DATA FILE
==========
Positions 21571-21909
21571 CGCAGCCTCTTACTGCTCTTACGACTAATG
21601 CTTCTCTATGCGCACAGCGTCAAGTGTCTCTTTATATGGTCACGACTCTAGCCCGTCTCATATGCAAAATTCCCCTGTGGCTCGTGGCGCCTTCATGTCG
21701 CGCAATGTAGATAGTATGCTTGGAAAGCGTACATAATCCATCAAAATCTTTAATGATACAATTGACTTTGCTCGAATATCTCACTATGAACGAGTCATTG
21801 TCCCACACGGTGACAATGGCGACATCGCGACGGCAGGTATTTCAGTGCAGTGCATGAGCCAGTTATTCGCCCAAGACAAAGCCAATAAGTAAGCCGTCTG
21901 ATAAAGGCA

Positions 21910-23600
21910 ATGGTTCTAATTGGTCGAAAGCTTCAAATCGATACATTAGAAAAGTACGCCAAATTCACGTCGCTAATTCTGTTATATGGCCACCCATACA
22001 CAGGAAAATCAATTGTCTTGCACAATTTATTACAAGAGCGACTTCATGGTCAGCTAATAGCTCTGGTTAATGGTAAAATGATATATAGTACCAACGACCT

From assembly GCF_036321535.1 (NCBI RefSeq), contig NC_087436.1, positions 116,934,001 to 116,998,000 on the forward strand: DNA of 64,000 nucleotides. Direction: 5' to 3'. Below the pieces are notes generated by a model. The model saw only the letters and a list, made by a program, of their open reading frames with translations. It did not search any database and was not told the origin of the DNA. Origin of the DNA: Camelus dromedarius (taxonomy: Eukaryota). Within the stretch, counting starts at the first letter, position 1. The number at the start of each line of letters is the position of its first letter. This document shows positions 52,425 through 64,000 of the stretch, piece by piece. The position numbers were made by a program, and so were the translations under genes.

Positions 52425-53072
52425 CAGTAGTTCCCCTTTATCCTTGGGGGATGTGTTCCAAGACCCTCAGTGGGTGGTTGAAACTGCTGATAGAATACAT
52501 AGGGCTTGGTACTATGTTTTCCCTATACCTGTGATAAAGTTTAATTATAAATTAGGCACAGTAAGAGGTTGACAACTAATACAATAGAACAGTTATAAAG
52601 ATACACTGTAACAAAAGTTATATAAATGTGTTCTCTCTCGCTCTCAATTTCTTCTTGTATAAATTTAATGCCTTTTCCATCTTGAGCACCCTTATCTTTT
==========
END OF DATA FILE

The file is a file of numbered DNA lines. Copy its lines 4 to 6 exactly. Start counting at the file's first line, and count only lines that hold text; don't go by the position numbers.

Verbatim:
21701 CGCAATGTAGATAGTATGCTTGGAAAGCGTACATAATCCATCAAAATCTTTAATGATACAATTGACTTTGCTCGAATATCTCACTATGAACGAGTCATTG
21801 TCCCACACGGTGACAATGGCGACATCGCGACGGCAGGTATTTCAGTGCAGTGCATGAGCCAGTTATTCGCCCAAGACAAAGCCAATAAGTAAGCCGTCTG
21901 ATAAAGGCA